Phnom Penh Bans Large Trucks to Preserve New Roads

Municipal officials have issued a directive banning big trucks from the center of Phnom Penh in a bid to protect newly paved streets and alleviate traffic congestion, city officials said Sunday.

The ban will go into effect next week, Municipal Department of Public Works and Transport Director Nhem Saran said.

At least 60 percent of the more than 200 km of asphalt roads in Phnom Penh have been repaired in recent months, while almost 300 km of dirt roads have been repaired, Nhem Saran said. Many of the repairs to dirt roads were done in advance of the Feb 3 commune election, he said.

Larger trucks, especially those with heavy loads or pulling trailers, are damaging streets and clogging traffic, municipal officials said.

“If we allow the trucks to enter the city, our newly restored roads will be broken,” he said. Nhem Saran said truck drivers who violate the ban will be fined 500,000 riel to 1 million riel ($125 to $250).

Some trucks will be exempted from the ban, including those carrying gas, water or humanitarian aid and weighing less than 10 tons, Nhem Saran said.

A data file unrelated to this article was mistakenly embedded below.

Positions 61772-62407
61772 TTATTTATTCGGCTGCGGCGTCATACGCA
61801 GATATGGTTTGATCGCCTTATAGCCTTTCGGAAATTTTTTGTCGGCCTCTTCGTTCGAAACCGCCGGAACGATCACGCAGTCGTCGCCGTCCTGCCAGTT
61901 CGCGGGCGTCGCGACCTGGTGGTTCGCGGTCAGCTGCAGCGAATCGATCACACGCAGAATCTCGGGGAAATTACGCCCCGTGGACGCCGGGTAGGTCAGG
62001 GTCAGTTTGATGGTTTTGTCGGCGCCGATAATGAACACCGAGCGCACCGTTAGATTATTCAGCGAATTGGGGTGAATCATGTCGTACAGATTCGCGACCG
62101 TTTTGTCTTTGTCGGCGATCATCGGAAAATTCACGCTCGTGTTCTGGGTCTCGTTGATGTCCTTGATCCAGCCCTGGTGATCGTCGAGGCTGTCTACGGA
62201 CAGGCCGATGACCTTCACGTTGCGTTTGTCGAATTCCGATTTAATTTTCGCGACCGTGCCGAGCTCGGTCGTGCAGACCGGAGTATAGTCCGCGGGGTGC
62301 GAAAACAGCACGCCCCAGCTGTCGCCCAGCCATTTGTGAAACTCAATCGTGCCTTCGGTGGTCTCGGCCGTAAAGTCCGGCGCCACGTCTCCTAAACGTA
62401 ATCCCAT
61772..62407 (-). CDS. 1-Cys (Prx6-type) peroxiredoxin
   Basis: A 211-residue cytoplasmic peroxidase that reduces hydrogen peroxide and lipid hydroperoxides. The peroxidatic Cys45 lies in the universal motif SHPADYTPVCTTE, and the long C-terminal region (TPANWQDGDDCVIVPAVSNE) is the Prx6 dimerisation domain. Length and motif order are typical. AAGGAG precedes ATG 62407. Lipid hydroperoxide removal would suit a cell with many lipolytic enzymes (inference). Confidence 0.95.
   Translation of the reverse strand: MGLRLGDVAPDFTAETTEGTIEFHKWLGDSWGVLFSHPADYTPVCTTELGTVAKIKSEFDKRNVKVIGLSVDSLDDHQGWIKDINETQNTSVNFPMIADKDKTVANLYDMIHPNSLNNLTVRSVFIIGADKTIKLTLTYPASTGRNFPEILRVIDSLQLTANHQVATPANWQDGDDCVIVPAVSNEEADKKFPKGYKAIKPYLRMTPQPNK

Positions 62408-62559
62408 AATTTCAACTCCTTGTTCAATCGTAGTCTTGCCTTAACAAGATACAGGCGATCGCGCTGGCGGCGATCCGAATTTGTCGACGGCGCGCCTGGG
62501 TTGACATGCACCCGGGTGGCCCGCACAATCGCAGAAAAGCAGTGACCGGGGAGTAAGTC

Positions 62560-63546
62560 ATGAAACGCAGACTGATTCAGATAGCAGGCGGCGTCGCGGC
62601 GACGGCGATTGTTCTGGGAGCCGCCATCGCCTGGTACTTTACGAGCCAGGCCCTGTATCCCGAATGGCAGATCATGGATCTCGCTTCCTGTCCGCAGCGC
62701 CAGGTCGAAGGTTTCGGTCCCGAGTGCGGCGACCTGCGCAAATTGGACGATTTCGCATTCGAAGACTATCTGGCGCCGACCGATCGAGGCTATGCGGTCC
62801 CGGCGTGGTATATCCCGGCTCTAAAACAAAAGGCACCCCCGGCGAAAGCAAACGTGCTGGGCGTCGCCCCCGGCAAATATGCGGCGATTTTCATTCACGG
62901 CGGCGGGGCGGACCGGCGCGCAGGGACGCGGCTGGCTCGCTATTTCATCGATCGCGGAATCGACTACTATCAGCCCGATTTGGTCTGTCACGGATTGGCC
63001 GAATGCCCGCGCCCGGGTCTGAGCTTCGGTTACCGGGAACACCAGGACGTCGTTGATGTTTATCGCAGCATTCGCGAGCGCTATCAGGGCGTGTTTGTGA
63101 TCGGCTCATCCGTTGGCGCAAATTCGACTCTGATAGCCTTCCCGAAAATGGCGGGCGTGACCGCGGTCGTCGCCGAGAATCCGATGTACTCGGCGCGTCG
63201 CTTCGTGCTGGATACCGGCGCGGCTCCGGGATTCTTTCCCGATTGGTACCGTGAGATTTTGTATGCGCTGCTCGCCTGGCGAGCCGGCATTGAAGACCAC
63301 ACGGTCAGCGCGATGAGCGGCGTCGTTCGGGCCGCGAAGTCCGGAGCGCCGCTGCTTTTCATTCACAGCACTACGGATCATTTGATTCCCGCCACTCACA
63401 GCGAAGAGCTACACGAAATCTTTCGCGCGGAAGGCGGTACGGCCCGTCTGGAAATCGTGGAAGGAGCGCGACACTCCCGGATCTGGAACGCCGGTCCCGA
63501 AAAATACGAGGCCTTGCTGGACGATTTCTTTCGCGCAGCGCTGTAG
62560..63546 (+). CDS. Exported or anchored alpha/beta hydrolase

Trucks with trailers and overloaded lorries must unload at warehouses on the outskirts of Phnom Penh, or have their load transferred to smaller vehicles before coming through central Phnom Penh, officials said.

Ministry of Public Works and Transport officials have used three mobile scales to weigh trucks on major roads, especially on National Routes 4, 5 and 6A, Ministry Undersecretary of State Uk Chan said. The maximum allowed weight is 25 tons, he said.

The repaving projects have included new tar laid on Nor­odom and Monivong boulevards, the two major north-south routes through Phnom Penh, as well as the highway to Pochentong Air­port, Sihanouk and Sothearos boulevards, and numerous smaller streets near major travel routes.

 

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